Retirees who hope to fuel our future
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Fuel Our Youth will fund young participants in the Prince’s Trust, such as these students on a course in Glasgow
Concern for his grandchildren's generation motivated retired solicitor Howard Zetter to use his winter fuel allowance payment - and those of others - to do something positive for disadvantaged young people.
After retiring in April, the 65-year-old Edgware Masorti member set up the Fuel Our Youth charity to encourage over-60s who can manage without their government winter heating assistance to donate the cash.
"I don't really need the money and I thought: 'There must be many people out there in the same position.' Can this money be used for a better purpose? I was interested in the plight of young people. It snowballed from there."
He recruited the help of friends Tony Hames and Alan Kaufman to establish the fund, which supports the Prince's Trust and Kids Company. "Richard Branson has said he believes there is going to be a lost generation. That is what is really driving us."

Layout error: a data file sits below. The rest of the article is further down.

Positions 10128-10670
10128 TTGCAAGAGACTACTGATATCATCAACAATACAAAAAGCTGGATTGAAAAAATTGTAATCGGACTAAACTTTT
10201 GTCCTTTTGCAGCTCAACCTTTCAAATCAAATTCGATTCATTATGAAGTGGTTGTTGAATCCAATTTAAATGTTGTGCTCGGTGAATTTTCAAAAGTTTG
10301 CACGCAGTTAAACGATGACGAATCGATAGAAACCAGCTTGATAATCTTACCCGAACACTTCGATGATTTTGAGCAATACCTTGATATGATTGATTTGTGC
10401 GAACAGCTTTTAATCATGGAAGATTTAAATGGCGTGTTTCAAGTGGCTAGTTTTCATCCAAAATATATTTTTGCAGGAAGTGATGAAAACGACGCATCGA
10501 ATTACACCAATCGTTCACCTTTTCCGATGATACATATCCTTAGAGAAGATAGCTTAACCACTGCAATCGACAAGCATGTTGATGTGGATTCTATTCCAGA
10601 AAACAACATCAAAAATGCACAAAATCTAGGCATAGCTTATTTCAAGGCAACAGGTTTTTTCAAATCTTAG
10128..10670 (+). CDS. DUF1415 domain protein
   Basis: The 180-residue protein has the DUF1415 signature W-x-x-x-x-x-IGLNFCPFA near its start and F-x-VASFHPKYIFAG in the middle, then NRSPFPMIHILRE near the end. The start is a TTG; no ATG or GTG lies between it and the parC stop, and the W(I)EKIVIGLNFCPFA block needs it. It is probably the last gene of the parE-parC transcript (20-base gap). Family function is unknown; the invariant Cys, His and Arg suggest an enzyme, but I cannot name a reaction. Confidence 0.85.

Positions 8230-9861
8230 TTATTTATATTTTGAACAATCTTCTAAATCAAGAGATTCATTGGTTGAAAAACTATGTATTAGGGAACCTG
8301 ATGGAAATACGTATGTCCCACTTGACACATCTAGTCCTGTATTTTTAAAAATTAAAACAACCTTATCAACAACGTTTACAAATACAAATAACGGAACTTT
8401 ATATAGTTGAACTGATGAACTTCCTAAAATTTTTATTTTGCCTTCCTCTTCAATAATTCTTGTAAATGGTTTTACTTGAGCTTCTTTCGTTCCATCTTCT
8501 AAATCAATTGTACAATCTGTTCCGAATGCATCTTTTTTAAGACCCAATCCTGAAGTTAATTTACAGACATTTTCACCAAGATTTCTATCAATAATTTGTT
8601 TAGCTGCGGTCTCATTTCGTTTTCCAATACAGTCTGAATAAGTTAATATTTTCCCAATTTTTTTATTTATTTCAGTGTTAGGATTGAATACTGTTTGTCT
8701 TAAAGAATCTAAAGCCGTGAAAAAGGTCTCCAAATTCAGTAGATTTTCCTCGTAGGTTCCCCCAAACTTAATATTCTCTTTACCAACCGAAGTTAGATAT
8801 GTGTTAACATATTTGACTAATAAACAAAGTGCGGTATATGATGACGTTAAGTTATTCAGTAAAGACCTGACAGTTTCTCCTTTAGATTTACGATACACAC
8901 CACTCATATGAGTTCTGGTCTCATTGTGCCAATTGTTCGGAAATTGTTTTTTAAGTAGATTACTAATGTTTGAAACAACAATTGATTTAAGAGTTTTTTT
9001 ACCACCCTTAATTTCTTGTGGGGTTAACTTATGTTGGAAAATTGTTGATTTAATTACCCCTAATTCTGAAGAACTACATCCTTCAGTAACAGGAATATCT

Tony Hames, Howard Zetter and Alan Kaufman
Mr Zetter has found "great enthusiasm" for the idea of handing over the winter fuel payment - couples over 60 receive £100 per person, individuals get £200, rising to £300 for over 80s. Celebrities including newsreader Angela Rippon and actor Robert Powell have pledged their backing.
Added Mr Kaufman, a family lawyer who also attends Edgware Masorti: "Our real concern is about our own grandchildren and the world in which they are growing up."
Mr Hames, 64, a retired finance director, stressed they were only targeting senior citizens who could comfortably afford to pay their fuel bills. "But for some people, the extra money just goes into their cigar or claret fund. There are a lot of kids who need enormous support, and they are the future tax-paying generation."
Mr Zetter felt it was "a wonderful thing for our generation to do. The perception both generations have of each other is not as it should be. We hope this helps to balance it.
"We were looking at supporting projects ourselves but it was too big a task. We wanted to go to people who knew what they were doing. The Prince's Trust were bowled over by the idea and very, very supportive. We went to have a look at Kids Company [helping vulnerable children] and were very taken with what we saw. We want other charities to contact us and we have been flooded with applications and projects."
Kids Company fundraising head Neil Lovell said: "We need schemes like this to look at more creative ways of finding funding. So many other funding schemes are drying up."